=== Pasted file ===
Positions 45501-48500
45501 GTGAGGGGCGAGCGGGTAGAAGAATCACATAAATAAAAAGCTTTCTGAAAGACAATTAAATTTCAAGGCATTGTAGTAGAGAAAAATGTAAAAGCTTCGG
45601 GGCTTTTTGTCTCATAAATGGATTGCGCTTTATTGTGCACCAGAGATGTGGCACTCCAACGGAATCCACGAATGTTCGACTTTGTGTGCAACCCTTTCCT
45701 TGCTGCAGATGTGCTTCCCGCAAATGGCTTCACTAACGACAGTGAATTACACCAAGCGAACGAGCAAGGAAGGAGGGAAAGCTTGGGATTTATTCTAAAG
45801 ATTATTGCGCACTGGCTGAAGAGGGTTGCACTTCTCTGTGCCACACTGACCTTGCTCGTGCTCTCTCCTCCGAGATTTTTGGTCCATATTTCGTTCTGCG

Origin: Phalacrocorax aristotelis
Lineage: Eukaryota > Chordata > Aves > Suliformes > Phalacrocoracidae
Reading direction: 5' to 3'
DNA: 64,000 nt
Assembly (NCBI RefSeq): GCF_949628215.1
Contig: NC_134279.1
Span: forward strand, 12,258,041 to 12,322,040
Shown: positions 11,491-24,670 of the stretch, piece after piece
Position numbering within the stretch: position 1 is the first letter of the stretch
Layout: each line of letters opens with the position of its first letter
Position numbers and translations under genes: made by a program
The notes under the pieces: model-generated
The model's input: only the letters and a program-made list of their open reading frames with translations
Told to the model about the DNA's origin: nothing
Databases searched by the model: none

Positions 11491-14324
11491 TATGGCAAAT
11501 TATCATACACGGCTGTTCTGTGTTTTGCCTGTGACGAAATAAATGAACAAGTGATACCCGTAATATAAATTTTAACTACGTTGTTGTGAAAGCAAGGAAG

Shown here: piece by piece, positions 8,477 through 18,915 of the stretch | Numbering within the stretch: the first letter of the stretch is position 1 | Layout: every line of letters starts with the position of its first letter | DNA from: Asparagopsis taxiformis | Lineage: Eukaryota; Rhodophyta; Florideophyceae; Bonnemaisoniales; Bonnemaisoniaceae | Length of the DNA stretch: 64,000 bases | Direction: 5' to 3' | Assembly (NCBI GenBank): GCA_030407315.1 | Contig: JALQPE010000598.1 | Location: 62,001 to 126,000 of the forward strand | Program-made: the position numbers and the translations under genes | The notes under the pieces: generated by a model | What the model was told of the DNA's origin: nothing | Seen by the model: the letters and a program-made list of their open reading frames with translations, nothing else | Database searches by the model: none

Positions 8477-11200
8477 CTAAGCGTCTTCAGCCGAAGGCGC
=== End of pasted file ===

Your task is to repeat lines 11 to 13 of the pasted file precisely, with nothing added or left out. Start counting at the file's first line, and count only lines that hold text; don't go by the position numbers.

Contig: NC_134279.1
Span: forward strand, 12,258,041 to 12,322,040
Shown: positions 11,491-24,670 of the stretch, piece after piece